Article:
How the U.S. Army Personalized Its Mental Health Care


By Jayakanth SrinivasanMillard D. BrownChristopher G. Ivany, and Jonathan Woodson

DECEMBER 07, 2016

This article has been re-shared from it’s original source,


The U.S. Army’s efforts to come to grips with a dramatic upsurge in war-related behavioral conditions over the past 13 years holds valuable lessons for bringing precision mental health care to the civilian world.

Virtually everyone realizes that precision medicine, which aims to tailor care to the individual patient’s needs, is essential. Yet in attempts to bring patient-centered, outcomes-based approaches to health care in recent years, mental health has taken a back seat to other areas of medical care. Almost alone among industrialized nations, the United States does not systematically collect data on mental health care outcomes and lacks any nationwide means for harnessing it. Further, the broad range of difficult conditions, competing therapies, and different professions within mental health care have made it seem a poor candidate for the precise assessment, ongoing monitoring, and individualized feedback that are necessary components for making precision medicine a reality.

All three of those essential components of precision medicine are now being addressed in the Army, using a system called the Behavioral Health Data Portal (BHDP). It makes possible the routine collection of patient-reported data using standardized screening instruments, incorporates redesigned patient and care team workflows to allow consistent monitoring, and embeds clinical-decision-support systems for providing individualized feedback and action at the point of care. And it tackles two of the most difficult challenges of ongoing precision care: following patients over time and as they move from place to place and from care provider to care provider.

Between 2003, when the Iraq war began and the conflict in Afghanistan was two years old, the Army’s volume of mental health care visits tripled, from 1.1 million to 3.3 million. Between 2007 and 2011, more than $2.5 billion was spent addressing the problem, yet there was no way to determine whether troubled soldiers were getting better or to more precisely tailor their treatment.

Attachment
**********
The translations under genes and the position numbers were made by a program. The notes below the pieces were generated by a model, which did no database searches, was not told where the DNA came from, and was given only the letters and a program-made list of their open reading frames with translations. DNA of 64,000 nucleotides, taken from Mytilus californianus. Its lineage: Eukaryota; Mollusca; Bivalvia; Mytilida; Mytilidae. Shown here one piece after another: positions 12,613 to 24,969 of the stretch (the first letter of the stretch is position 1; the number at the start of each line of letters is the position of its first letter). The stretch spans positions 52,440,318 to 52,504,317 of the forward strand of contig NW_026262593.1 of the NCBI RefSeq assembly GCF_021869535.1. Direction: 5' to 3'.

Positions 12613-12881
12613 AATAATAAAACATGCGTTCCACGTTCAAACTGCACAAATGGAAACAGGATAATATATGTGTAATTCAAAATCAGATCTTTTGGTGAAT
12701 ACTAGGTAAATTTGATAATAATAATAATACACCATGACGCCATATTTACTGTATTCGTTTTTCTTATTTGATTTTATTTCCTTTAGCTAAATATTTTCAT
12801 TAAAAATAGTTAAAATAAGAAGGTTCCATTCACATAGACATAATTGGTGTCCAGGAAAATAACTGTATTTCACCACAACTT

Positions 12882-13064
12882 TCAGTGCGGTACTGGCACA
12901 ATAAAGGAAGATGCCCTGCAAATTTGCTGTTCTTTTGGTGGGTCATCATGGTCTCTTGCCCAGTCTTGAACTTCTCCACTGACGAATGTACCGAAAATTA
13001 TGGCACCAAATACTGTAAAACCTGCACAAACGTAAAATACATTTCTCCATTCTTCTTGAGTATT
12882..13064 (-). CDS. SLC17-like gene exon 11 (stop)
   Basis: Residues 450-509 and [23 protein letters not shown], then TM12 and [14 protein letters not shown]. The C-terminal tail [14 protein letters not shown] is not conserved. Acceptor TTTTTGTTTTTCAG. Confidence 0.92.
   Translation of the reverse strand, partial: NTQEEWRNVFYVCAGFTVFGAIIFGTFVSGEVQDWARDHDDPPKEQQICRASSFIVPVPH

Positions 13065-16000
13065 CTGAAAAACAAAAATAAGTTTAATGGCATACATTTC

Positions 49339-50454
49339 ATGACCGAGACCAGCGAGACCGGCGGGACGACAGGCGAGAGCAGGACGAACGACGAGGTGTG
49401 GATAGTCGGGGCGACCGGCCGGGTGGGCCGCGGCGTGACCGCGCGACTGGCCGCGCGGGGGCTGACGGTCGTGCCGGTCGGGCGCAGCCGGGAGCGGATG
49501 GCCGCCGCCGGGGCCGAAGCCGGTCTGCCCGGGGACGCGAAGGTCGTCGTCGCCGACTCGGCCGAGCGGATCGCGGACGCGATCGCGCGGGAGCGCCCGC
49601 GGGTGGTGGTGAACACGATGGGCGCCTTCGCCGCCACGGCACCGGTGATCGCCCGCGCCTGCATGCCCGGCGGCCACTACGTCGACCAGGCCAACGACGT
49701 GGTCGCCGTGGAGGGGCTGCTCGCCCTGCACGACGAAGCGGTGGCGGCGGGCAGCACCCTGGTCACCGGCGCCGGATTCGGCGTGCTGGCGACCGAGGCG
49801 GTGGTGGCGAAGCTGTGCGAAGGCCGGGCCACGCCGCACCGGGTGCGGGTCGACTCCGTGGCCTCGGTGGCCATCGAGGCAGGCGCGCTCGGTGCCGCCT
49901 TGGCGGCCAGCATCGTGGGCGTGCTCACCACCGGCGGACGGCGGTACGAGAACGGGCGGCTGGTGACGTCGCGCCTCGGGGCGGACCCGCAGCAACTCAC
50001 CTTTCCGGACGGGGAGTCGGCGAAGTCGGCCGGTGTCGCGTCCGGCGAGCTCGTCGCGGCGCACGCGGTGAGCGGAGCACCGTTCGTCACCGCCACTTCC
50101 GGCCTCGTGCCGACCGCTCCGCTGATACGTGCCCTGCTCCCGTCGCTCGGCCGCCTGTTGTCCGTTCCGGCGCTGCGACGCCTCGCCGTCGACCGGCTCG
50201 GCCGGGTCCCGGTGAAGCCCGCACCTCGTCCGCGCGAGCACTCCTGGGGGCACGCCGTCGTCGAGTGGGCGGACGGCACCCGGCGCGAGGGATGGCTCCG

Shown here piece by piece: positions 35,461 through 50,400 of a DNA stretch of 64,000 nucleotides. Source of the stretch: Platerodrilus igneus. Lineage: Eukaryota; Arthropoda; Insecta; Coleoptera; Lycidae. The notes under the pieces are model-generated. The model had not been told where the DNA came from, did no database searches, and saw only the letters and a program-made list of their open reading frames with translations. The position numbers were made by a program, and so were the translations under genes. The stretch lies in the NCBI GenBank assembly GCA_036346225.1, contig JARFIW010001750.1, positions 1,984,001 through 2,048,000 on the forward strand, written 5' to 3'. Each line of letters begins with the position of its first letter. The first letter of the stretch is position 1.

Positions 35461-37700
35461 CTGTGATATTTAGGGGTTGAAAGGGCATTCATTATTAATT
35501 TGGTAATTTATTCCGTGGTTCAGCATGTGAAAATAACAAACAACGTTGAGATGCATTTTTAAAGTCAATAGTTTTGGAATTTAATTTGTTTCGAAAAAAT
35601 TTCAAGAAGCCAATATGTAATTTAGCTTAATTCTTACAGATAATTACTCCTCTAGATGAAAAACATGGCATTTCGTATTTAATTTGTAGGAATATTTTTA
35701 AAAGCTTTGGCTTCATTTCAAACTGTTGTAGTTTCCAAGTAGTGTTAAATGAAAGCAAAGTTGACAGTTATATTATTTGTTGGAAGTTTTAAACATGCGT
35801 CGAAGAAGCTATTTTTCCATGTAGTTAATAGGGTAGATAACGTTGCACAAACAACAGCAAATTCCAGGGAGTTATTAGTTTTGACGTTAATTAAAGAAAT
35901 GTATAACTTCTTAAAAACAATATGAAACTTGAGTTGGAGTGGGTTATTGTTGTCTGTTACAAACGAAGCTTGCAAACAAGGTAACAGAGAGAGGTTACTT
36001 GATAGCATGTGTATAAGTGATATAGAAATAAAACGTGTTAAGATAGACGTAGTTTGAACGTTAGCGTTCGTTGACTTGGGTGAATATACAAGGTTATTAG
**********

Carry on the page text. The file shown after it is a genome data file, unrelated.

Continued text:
Against that backdrop, the Army began with hospital-level experiments focused on early and robust screening for behavioral health conditions. The Army’s centralized management team responsible for its behavioral health service line built consensus among Army psychiatrists, psychologists, and licensed clinical social workers on the standard instruments that would be used for screening and follow-up for specific conditions such as PTSD, depression, alcohol use, and for the general assessment of functioning.

Previous efforts at consistent patient screening employed a manual process. Soldiers completed paper forms, which were then scored by support personnel or the care provider. Depending on the responses to the initial screening, soldiers then filled out more forms before or during their session. Such a manual process is labor-intensive and potentially error prone. It also reduces time in session with a provider.

Today when soldiers check in for appointments, they are provided with a laptop or tablet with individualized log-in information. Depending on the nature of the appointment, they complete either a standardized intake screen for their initial appointment or a disease-specific set of screening instruments. This patient-reported data is captured in a HIPAA-compliant manner within BHDP, and the back-end server computes the score and charts progress. Providers log into the BHDP website, where they can immediately see the patient reported data and use the built-in- charting function to visualize progress over time. These data are persistent across geographical locations and can be transferred to other health systems if required when a soldier leaves the Army.



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